7 Things Your Competitors Know About Economics


The world of economics is overwhelming and complex, but we thought it might be helpful for you to know a few things that your competition already knows. In the knowledge economy, you can’t afford to be ignorant of economics when it comes to business.A $2.00 tax levied on the sellers of birdhouses will shift the supply curve. A 3% tax on the sales of pharmaceuticals will lead to higher prices and lower sales. Taxes on imports/exports will cause inflation in your domestic economy, which means less purchasing power for your customers. 


Economics describes the way things work in the real world. It is a social science that tries to explain why things happen. Economics also helps us to think about what we want as a society. Economists generally agree that people have only two goals in life—to get as much money as possible from the least amount of work and to give away as much money as possible.

So here are seven things your competition already knows about economics, that you might as well know too. Without further ado, here are the 7 things your competitors know about economics:

1. The Law of Demand and Supply

The law of demand states that if the price (P) of something increases, demand (Q) will fall, ceteris paribus (all other things remaining the same). Conversely, if the price of something falls, demand will rise. The equation for this is:

Q=∂P / ∂P > 0.

Note that ∂ is the Greek letter delta which stands for ‘derivative’. The law of supply states that if the price (P) of something increases, then the quantity supplied (Q) will increase, ceteris paribus. If the price decreases, then quantity supplied will decrease. The equation for this is:

Q=∂P / ∂P < 0.

2. Elasticity of Demand and Supply

Along with the laws of demand and supply, economists also have formulas to explain how much demand or supply will vary as a function of a change in price or income. These formulas are known as the elasticity of demand and elasticity of supply. The formula for elasticity of demand is:

∂Q / ∂P = -η where η stands for “elasticity”.

The formula for elasticity of supply is:

∂Q/ ∂P = γ where γ stands for “elasticity”.

Elasticity is a measure of the relationship between a price change and change in quantity. When the elasticity is greater than zero, demand or supply is considered to be elastic. When the elasticity is less than zero, demand or supply is considered to be inelastic. If the elasticity is equal to zero, then the demand or supply has unitary elasticity (or it does not change at all).

3. The Law of Diminishing Marginal Utility

The law of diminishing marginal utility states that the more you consume of something, the less each additional unit is worth to you. The basic formula for this is:

U = ∫ C × Q = ∫ U(C) × Q > 0.

In words: Utility (U) equals the integral of consumption (C) times quantity (Q). In other words, it is the amount of utility gained as a function of consumption and quantity. It is a declining function of consumption and quantity.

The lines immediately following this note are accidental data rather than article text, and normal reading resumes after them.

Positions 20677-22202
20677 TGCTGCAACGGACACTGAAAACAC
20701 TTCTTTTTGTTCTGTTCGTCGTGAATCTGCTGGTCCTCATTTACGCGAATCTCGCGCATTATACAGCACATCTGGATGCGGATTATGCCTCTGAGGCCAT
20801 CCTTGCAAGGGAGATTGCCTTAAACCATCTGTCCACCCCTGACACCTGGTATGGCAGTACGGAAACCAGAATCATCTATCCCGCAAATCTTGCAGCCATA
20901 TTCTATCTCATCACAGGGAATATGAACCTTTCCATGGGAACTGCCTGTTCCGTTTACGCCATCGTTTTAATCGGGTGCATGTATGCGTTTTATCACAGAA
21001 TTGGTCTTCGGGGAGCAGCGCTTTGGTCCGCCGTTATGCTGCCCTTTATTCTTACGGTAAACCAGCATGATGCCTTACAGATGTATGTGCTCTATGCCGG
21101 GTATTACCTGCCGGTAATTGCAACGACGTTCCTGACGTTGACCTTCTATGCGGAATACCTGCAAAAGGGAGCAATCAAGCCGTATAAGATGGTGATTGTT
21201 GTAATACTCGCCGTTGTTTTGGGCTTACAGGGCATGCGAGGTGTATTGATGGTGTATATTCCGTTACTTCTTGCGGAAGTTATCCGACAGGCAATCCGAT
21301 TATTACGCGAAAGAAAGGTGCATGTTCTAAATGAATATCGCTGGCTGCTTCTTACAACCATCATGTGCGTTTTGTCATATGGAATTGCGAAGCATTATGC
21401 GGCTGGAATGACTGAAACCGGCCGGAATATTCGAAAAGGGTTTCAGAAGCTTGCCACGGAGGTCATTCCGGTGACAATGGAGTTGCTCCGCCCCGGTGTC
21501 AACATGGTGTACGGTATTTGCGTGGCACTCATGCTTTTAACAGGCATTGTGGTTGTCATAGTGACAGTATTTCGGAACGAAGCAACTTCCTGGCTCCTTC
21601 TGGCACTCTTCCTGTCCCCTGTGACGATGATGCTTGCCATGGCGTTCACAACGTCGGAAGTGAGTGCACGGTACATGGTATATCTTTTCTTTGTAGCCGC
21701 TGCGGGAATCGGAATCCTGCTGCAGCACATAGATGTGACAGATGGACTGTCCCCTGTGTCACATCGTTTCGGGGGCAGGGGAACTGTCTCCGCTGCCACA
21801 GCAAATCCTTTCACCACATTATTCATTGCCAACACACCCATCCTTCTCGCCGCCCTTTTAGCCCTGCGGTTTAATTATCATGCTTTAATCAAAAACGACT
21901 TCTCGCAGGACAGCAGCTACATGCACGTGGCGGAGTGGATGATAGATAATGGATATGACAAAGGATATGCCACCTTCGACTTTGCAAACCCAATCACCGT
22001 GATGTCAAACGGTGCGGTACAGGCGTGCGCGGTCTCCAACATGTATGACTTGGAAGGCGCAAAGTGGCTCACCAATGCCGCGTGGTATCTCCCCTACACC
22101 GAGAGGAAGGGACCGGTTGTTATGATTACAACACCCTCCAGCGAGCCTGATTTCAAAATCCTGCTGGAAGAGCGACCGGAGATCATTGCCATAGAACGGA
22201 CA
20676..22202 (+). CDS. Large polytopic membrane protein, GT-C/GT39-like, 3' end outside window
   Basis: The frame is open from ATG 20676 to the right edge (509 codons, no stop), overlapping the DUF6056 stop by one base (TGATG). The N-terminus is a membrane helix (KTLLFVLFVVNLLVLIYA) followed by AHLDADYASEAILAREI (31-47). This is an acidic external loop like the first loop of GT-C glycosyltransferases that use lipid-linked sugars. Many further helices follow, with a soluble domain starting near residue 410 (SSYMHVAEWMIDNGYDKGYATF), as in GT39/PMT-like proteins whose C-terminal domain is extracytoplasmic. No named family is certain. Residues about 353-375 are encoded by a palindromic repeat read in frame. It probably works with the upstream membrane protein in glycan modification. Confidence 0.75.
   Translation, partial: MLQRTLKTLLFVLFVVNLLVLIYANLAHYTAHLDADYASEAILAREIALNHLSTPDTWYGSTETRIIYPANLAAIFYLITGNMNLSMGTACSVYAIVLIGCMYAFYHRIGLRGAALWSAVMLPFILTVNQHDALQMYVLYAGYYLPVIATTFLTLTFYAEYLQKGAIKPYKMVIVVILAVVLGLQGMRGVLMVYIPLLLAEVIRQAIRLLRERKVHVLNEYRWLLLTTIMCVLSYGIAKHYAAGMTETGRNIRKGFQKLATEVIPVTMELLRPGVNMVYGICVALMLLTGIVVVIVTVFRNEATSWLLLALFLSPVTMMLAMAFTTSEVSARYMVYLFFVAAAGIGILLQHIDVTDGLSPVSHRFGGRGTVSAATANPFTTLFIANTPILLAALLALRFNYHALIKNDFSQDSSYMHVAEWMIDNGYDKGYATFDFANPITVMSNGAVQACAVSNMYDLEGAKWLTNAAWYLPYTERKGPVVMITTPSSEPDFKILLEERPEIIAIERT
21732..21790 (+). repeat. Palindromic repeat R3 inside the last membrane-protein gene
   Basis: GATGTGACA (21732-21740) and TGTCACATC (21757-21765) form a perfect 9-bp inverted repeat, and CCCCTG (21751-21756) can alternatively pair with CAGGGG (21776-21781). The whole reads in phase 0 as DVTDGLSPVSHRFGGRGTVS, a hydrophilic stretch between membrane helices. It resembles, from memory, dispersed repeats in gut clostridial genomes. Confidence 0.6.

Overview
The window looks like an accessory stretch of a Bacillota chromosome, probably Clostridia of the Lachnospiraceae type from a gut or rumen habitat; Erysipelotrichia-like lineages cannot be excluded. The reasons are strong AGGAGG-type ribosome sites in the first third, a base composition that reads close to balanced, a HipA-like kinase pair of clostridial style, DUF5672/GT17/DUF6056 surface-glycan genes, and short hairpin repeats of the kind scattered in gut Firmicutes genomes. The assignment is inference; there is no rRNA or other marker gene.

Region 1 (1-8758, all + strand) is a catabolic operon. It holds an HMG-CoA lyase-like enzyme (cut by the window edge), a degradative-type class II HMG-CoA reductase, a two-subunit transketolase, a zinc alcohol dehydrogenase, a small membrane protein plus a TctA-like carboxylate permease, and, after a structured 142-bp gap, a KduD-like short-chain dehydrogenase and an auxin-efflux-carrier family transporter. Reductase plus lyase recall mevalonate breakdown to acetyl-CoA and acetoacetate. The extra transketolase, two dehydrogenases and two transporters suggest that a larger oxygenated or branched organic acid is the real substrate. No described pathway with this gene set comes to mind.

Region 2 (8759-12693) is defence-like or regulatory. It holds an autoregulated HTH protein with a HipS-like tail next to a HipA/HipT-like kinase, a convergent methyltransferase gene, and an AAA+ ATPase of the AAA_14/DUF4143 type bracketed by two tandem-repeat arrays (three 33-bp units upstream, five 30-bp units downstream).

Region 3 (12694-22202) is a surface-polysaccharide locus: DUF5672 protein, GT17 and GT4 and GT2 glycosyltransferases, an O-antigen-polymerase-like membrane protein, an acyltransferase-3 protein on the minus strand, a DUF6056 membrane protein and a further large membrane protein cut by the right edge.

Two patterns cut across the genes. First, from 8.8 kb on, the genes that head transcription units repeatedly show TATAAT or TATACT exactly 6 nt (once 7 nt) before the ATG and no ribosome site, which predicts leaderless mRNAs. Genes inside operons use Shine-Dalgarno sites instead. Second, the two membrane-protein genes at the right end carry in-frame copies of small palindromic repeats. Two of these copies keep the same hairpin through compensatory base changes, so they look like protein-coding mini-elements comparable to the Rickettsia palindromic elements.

4. The Law of Diminishing Marginal Utility, Continued

The law of diminishing marginal utility has many implications for firms and consumers. For instance, it tells why there is an inverse relationship between price and quantity demanded—as the price decreases, each additional unit becomes relatively more expensive. This leads to the law of demand: if the price decreases, demand increases while if the price increases, demand decreases.

5. Quantity and Supply Curves

Firms will have supply schedules or curves, which tell them how much of a good they are going to produce in different combinations. When the demand schedule or curve is vertical at a certain level of price, quantity demanded (Q) will be zero. This law is known as the law of fixed proportions—that is, if Q is given by some function of price. Thus, the law of fixed proportions says that a firm will set its output at a certain level for every price established by the market.

6. Perfect Competition and Monopoly

In the case of perfect competition there is a level of product differentiation and freedom of entry that results in a horizontal demand curve. This means that if any firm can produce a good or service at the same price, people will not care which one they buy. Thus, firms will create identical goods or services in order to compete. 

Firms will sell their products at the same price. The price will be driven by the market, not by the firm itself. This is why we see a horizontal demand curve with perfect competition—there is no reason for firms to differentiate their product further than this, since everyone can obtain it for the same price.

7. Monopolies and Oligopolies

In the case of monopoly, a firm has control over the price of the good. This is usually due to a barrier to entry (such as brand loyalty or technological know-how), which allows it to set its own price. The demand curve for a monopoly will be upward-sloping because even though buyers will be willing to pay less for a good if the price increases, still they have no choice but to pay more because there is a good outside their market with higher prices.


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